This matter of statism has been mentioned. I am as much opposed to statism as anyone in this House. We have statism in so many forms around us to-day that it is very hard to differentiate between one person's interpretation of statism and another person's. It seems to me that, so far as this Bill is concerned, nothing new in that direction is being done. It is merely proposing an extension of schemes that are already there. As a member of the Knights of Columbanus, and I make no apology to Senator Hartnett for the fact that I am a member, may I say that I see no harm in that form of statism? I had to smile when I heard my friend, Senator Hartnett, refer to the fact that Fine Gael had taken over that organisation because I noticed when he was speaking that a great many Senators on his side of the House are members of that organisation, too.

Statism is already there. We have it entering into our lives in many ways. I should like to know from the Minister if the county manager is to be the final arbiter as regards the interpretation of this Bill and in putting it into operation. We have the local authorities. The Minister said that they were democratically elected. May I ask him if it is the local authorities, or the county manager, who will have the implementation of this Bill? I have heard Senators on this side of the House say that it is not the local authorities who will implement it but rather the county manager. The county manager is an officer of the Minister's Department. When the Minister is replying, I should like if he would clear up that point for me. Is it true that the county manager, as such and as a State servant, is going to have the sole direction and control of these local health schemes, particularly if the aim be that they are to be regarded as an extension of statism?

I should also like the Minister to tell me when replying whether any objection has been raised by the Hierarchy to this Bill. We heard to-day apostles on all sides of this House lay down theological principles. Speaking for myself, I want to be quite candid in saying that I am very loath to accept the guidance of any Party in this House on that matter. I should much prefer to hear from the Minister if the bishops have said, or have not said, so and so with regard to this Bill. I should be glad if he would let me know if any approach has been made to the Hierarchy, if there has been any condemnation of the Bill and, if there has been, what is the nature of it?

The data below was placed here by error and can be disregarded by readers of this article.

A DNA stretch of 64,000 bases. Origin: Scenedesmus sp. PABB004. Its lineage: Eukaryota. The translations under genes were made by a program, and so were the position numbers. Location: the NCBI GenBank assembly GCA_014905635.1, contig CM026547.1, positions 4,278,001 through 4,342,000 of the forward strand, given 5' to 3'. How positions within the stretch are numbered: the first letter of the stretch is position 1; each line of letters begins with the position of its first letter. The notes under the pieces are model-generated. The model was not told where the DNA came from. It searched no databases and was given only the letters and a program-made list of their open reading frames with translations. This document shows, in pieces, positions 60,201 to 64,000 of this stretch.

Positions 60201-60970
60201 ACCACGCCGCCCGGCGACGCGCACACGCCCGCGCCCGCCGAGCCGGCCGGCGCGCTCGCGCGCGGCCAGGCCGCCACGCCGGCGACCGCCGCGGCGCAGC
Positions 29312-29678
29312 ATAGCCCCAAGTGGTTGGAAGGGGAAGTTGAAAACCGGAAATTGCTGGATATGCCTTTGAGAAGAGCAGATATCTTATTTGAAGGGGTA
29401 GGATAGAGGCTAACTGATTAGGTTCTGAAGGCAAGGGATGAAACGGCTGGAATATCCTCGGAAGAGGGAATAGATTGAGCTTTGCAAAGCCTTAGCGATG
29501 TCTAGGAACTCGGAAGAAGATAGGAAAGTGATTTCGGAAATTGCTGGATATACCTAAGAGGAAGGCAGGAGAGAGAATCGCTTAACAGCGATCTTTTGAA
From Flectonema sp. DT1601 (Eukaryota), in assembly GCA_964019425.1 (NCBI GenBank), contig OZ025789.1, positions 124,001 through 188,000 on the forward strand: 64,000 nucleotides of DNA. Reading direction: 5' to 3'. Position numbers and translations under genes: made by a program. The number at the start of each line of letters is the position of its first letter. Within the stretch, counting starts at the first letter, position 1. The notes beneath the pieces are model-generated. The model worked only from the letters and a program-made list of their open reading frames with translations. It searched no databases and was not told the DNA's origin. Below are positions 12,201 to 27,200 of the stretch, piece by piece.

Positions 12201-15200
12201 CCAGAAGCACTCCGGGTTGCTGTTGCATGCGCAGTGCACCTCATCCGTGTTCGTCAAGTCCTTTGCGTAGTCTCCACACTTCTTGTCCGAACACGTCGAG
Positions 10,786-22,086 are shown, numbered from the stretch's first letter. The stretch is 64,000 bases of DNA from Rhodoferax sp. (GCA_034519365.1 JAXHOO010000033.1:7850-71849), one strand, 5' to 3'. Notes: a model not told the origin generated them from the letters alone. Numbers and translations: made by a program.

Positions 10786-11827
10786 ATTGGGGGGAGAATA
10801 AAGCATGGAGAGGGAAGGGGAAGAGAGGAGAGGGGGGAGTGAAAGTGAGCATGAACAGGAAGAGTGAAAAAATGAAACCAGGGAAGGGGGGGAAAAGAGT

I am looking on this Bill objectively as a Catholic. I may say that I am prejudiced in favour of it particularly when I think of all the degradation and suffering that the poor have had to endure in order to get the things that they were entitled to. Because of the memory of that, I am, as I say, strongly prejudiced in favour of the Bill. I do not think as a Catholic, and, again, as a member of the Knights of Columbanus, that any Catholic in this country can say that the Minister and the Government are putting through something which in itself is essentially unCatholic. Unfortunately, the religious atmosphere is being dragged into this discussion, and I would be glad if the Minister would clarify the position. I am anxious to know whether there has been any objection made to the Bill from that point of view. In the absence of any assurance on that point, I intend to use my own discretion on the matter and say that I think the Bill is worthy of support.

With Senator McGuire I deplore the lack of the acceptance of vocational guidance, as it were, in this Bill. It is quite obvious that the Irish Medical Association must have had some good reason for opposing it. I am wondering whether there is any hope of the Minister agreeing to see the Irish Medical Association again with a view to a modification of the Bill in a fashion which would meet their wishes and which, at the same time, would give the people the benefits which he is proposing in the Bill as it is before us. Suppose, for example, the Minister for Industry and Commerce were to come here and propose some radical alteration in the whole structure of industry without first consulting the Federation of Irish Manufacturers, I would be up on my two legs to attack him. I imagine that is how medical men would feel towards the Minister for Health if he did not approach and discuss with them any changes which he contemplated.

Taking the long view of this Bill, I know that in the years to come it will help to build up a young, better and stronger people and give them the fundamental right to the fullest medical assistance that they require. Those of us who are laying down laws as theologians, expressing pious sentiments, are wrong. Taking the long view, this Bill will in time justify itself. If statism does arise and develop, this is not the end of the world and somebody, some day, will come into power and say that that must stop.

From that point of view, I dislike the Bill if it is true that the county manager, acting as a civil servant, would have some right of direction and control of the Bill. That is my chief objection to it. I would dislike it if I thought that the Minister was acting unvocationally, as it were, in connection with the Bill. In so far as the Bill will give people an extension of something which they should have had long ago, I for one will support it.